The Master Plan envisions a phased redevelopment of the property that would ultimately result in about 1,400 residences, 1.2 million square feet of office and retail uses, and a hotel and conference center.
It is going to be an interesting string of transit oriented development along East Link between downtown Bellevue and Overlake. Once the whole area redevelops, the B Line jog over to 152nd Ave NE makes a lot of sense.
Metro won't be doing all-door boarding but San Francisco's Muni might do it next year.
King County Metro’s 2010-2011 budget (p. 28) set aside $5.5 million to implement ORCA card readers at all doors to speed up boarding but the project has been cancelled due to issues with implementation under Metro’s complicated fare structure. The readers would have saved about a hundred daily service hours. The funds from the cancelled project will be available for projects in the 2012-2013 budget that weren’t previously funded or which require additional funds.
Determination has been made that rear door ORCA readers are not feasible at this time given Metro’s varied zone and special fare structure which require operator interaction with ORCA equipment to provide exceptions and correct fare categories for different riders. This continues to be an area of interest, but there is no solution currently identified and funded. Metro also continues to look for ways to increase the number of ORCA card users and off-board fare purchase.
Metro’s problem lies with the zone system and how one would pay the correct fare without driver assistance. Metro will have to face the same problem when the RapidRide E Line (Route 358) begins service in 2013. It is the only RapidRide line to cross a zone boundary. Metro has not decided on how off-board payment on that line will work but it is being discussed.
There are a few technical and policy solutions to this elaborated after the jump.
The impending end of the Ride Free Area, by October next year, should end the debate on the much maligned back door use policy. Seattle will finally operate like all the other big city transit agencies in this country where there’s almost no question on which doors can be used to exit. But old habits are hard to change and passengers will need to be encouraged to use the back door to exit whenever possible to speed up everyone’s trip.
Metro updated the decals inside buses to reflect current door use policy. The decal above the back door now reads “In Ride Free Area, Use Front Door Only, 7 PM – 6 AM”. This is to cut down on fare evasion caused by people unaware of or ignoring the RFA’s 6 am to 7 pm hours. From my observations, many people are already using the back door to exit after 7 pm, following the natural desire to use the fastest way out.
There are many ways to inform. Some Sound Transit buses have a big “EXIT DOOR” sign above the back door. TriMet buses have a giant sticker on the ceiling pointing towards the back. Muni buses automatically announce “Please exit through the rear doors” everytime a stop is requested. That may be annoying to hear but it works. How about one of Metro’s APTA award winning signs with tips for a faster ride?
I’m sure that when Metro figures out the specifics on phasing out the Ride Free Area, there will be a strong public awareness campaign backed up with strong enforcement.
Background on the policy change below the jump. (more…)
Metro put together a decent map showing the improved Eastside frequent & all-day transit network, featuring the RapidRide B Line, that will begin service on October 1st. Metro will be distributing these maps as a “pocket guide” to the Eastside transit network. The other side has a frequency chart and list of connections to major destinations on the Eastside, plus park & ride locations and fare information. This is a good initiative from Metro to promote its new and improved service. I hope to see these maps in the hands of as many as possible and that these maps be posted at the Eastside transit centers for all to see.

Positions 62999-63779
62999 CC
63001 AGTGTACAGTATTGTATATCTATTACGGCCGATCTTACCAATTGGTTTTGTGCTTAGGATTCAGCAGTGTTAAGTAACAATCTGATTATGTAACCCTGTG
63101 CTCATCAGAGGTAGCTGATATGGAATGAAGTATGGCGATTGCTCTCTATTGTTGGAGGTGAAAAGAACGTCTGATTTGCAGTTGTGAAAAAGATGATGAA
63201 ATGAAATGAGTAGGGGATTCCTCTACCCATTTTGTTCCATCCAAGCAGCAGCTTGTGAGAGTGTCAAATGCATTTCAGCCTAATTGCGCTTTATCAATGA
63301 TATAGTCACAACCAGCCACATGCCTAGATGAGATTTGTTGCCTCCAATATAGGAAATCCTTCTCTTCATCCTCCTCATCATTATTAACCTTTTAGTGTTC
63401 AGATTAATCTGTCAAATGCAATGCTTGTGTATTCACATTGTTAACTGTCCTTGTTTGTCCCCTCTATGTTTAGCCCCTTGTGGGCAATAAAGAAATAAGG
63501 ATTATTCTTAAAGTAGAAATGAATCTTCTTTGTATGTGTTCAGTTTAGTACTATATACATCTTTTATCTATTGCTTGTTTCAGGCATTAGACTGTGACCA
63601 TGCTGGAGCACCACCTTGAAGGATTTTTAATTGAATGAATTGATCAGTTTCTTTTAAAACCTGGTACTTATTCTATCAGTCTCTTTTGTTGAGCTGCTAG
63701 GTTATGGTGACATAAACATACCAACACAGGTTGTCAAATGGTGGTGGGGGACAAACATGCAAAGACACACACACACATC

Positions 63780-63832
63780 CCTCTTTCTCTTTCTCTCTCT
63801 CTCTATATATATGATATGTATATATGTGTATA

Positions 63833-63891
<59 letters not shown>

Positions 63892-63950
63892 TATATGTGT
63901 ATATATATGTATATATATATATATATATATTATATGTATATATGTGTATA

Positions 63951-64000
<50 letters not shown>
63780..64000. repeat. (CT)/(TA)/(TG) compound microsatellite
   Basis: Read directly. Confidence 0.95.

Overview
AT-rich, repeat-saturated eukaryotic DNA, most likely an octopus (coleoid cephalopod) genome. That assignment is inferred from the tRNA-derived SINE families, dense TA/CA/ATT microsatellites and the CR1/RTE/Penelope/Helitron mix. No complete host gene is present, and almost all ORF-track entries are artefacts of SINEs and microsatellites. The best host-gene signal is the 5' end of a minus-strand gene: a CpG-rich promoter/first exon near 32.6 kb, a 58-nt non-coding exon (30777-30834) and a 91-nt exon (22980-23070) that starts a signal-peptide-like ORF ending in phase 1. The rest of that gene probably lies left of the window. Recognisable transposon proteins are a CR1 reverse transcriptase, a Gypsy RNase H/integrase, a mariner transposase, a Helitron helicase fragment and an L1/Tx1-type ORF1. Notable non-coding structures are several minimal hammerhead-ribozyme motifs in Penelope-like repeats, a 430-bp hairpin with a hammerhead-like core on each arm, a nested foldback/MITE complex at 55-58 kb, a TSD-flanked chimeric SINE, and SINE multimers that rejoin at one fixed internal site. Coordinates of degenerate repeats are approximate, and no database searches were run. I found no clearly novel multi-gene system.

This map uses a similar color scheme to the Spokane transit map. The RapidRide B Line stands out as the Eastside’s main transit route with a thick and dark red line. Frequent service (every 15 minutes most of the day) routes are a thinner light blue. Other all-day service (every 30 minutes) are an even thinner light green. Peak-only routes are not shown. I printed it on an 8.5 x 14 inch sheet of paper from a monochrome laser printer and was able to read the map, even though the background colors and tiny streets were washed out. The green is a little too light, almost blending into the background.
Unlike Spokane’s schematic map, this is a geographic based map produced from a GIS. Metro wanted to show the underlying street grid which is helpful on the cul-de-sac dominated Eastside where walking to the main roads isn’t as straightforward as it appears. There are different intentions here in the role of each map. Spokane is creating a hierarchy of maps with a simplified system map providing the big picture and the route map providing street block level detail (also compare with Community Transit’s route map). While Metro has done the opposite with a big detailed map and simplified route maps, the one big map is all you need.
I can see Metro taking this style and quickly adapting it to the system map and expect them to produce something similar for Seattle when the C & D lines launch next year. It’s nice to see Metro finally getting maps done right.
Metro doesn’t provide a link to print or download the map but I found the source images for the map and the information tables. Warning: they are very large 2-3 MB image files.
As for my Eastside transit map, I’m still working on it. I’m going for a schematic to see how that’ll work compared to this map.
Take a look at Spokane Transit’s new system map for the September 2011 service change. It prominently shows frequent service routes as thick red lines. Frequent service being defined as “every 15 minutes during Weekday peak and day times”, roughly from 5 AM to 6 PM on weekdays, and “Night and Weekend service every 30-60 minutes or better.” The branches of frequent lines are shown as thinner lines. Portions where “basic” lines combine to provide frequent service are also indicated. Even at the shrunken size of the image above you can tell where all the frequent service is.
Compare the new map to the previous map. The map is now schematic, which sacrifices geographic accuracy for clarity. Going schematic also allowed the elimination of insets for the outlying areas, making it easier to follow the lines. Despite individual routes no longer getting their own color, I find the new map much easier to read due to the simplified lines and elimination of clutter.